I had an insightful conversation recently with Randy Harris about the spiritual life.
Randy, giving credit to the work of Martin Laird in Into the Silent Land, described three postures of discipleship.
“The first operates from up here,” Randy said, moving his hand up by his head. “Here we work out of our brilliance, out of our giftedness, out of our understandings.”
I suspect that most young people (twentysomethings down) take this posture in life and discipleship. Perhaps this suspicion is rooted in my own admission that I’ve lived most of my life out of this posture – and, as you’ll see, it’s nothing to be proud of.
“The second [posture] operates from here,” moving his hand back and forth further down by his chest. “Here we work out of a keen awareness of our own brokenness, our limitations, our struggles and turmoil.”
In the past few years habitual patterns of sin (like anger, pride and lust) moved me to this posture of discipleship. It reminds me of the words of a graduate school professor who said that we twentysomething seminarians needed a few more years of struggling with sin so that we could recognize the depth of humanity’s brokenness (and our own).
“There’s a third way that operates from here, ” Randy said as he moved his hand down by his waist in the chair he was sitting in. “We hardly have language to describe this place. So few find it. It is the deep ground of God.”
“What exactly is this deep ground?” I asked.
“It’s God. It’s God in us. It’s your true self. It’s the Holy Spirit. It’s silence. It’s the place where you stare down your brokenness in silence and tell it to back off. It’s the Center.”
He’s right – I’m not sure even how to describe it. But I think it’s the place where we discover God. Where we encounter God. And after the encounter, where we sit in deep peace.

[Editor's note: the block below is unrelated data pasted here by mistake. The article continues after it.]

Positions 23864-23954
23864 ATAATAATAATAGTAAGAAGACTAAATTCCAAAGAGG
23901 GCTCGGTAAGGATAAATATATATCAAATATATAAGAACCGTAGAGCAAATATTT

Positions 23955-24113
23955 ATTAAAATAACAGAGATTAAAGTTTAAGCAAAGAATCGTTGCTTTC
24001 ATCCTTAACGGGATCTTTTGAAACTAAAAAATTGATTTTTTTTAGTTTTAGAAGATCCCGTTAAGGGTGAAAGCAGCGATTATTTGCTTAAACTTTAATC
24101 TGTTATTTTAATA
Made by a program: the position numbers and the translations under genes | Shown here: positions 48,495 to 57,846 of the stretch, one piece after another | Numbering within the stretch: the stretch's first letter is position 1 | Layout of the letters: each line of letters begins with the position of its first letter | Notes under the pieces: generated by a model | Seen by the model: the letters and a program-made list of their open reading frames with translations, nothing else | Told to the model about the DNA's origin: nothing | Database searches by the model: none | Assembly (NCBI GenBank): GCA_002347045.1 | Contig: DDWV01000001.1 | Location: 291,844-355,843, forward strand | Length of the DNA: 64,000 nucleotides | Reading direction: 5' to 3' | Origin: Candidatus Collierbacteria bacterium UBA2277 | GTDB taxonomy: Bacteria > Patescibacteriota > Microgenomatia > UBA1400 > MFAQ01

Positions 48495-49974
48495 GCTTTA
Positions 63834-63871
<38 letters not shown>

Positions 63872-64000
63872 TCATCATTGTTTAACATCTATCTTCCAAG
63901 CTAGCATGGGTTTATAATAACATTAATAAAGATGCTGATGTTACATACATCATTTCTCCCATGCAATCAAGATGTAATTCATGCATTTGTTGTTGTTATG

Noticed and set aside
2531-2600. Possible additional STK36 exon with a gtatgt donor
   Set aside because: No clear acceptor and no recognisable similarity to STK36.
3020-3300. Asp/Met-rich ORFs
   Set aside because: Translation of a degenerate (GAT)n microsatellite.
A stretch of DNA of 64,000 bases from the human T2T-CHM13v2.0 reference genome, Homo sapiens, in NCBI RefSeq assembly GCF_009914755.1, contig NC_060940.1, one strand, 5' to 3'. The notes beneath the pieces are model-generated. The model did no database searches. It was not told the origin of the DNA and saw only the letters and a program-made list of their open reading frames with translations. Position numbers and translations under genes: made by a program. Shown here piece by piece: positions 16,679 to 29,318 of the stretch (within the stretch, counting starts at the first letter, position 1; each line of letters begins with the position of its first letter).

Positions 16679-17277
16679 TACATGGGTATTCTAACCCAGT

I’ve only touched the edge of the deep ground’s garment in my life – if that.
The key, Randy says, is to find the deep ground of God in contemplation (silence) and then begin to live out of it in every moment of our daily lives. That journey lasts a lifetime.
Laird adds that “union with God not something we are trying to acquire; God is already the ground of our being.” The real issue in finding the deep ground is to realize that “we live, move and have our being in God” – that we, in fact, are already rooted in the deep ground, though not consciously aware of it.
The extent to which we realize we are rooted is God is the extent to which we live out of the deep ground. Such realization is the work of contemplation and silence.
I’m eager to find this deep ground. It’s exciting to think that the deep ground is as deep as God is big, and that I can spend the rest of my life exploring it.
What about you? In what ways do you identify with these three postures of discipleship? Which posture are you currently living out of?